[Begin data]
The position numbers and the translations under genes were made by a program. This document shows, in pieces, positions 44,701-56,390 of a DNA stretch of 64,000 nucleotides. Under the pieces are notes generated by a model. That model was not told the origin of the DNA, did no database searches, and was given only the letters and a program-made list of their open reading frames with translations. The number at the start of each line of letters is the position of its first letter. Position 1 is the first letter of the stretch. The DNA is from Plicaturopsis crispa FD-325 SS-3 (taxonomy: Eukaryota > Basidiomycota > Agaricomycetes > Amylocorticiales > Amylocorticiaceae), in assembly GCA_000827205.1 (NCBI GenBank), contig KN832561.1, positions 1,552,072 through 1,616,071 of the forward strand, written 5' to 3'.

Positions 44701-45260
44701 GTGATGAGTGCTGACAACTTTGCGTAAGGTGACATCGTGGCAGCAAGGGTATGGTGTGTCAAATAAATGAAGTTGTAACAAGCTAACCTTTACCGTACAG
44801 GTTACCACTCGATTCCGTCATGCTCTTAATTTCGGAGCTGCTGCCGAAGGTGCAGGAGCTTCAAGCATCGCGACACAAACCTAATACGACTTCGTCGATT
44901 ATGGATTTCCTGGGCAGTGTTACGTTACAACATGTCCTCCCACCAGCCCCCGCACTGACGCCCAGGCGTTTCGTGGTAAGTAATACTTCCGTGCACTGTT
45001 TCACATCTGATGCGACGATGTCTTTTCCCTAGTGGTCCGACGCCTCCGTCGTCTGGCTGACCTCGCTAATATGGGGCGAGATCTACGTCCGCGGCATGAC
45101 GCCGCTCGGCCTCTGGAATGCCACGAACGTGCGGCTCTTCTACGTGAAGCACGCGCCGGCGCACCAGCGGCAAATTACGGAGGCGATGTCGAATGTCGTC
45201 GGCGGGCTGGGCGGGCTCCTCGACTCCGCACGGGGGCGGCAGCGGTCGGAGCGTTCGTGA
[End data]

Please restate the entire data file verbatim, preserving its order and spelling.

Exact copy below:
The position numbers and the translations under genes were made by a program. This document shows, in pieces, positions 44,701-56,390 of a DNA stretch of 64,000 nucleotides. Under the pieces are notes generated by a model. That model was not told the origin of the DNA, did no database searches, and was given only the letters and a program-made list of their open reading frames with translations. The number at the start of each line of letters is the position of its first letter. Position 1 is the first letter of the stretch. The DNA is from Plicaturopsis crispa FD-325 SS-3 (taxonomy: Eukaryota > Basidiomycota > Agaricomycetes > Amylocorticiales > Amylocorticiaceae), in assembly GCA_000827205.1 (NCBI GenBank), contig KN832561.1, positions 1,552,072 through 1,616,071 of the forward strand, written 5' to 3'.

Positions 44701-45260
44701 GTGATGAGTGCTGACAACTTTGCGTAAGGTGACATCGTGGCAGCAAGGGTATGGTGTGTCAAATAAATGAAGTTGTAACAAGCTAACCTTTACCGTACAG
44801 GTTACCACTCGATTCCGTCATGCTCTTAATTTCGGAGCTGCTGCCGAAGGTGCAGGAGCTTCAAGCATCGCGACACAAACCTAATACGACTTCGTCGATT
44901 ATGGATTTCCTGGGCAGTGTTACGTTACAACATGTCCTCCCACCAGCCCCCGCACTGACGCCCAGGCGTTTCGTGGTAAGTAATACTTCCGTGCACTGTT
45001 TCACATCTGATGCGACGATGTCTTTTCCCTAGTGGTCCGACGCCTCCGTCGTCTGGCTGACCTCGCTAATATGGGGCGAGATCTACGTCCGCGGCATGAC
45101 GCCGCTCGGCCTCTGGAATGCCACGAACGTGCGGCTCTTCTACGTGAAGCACGCGCCGGCGCACCAGCGGCAAATTACGGAGGCGATGTCGAATGTCGTC
45201 GGCGGGCTGGGCGGGCTCCTCGACTCCGCACGGGGGCGGCAGCGGTCGGAGCGTTCGTGA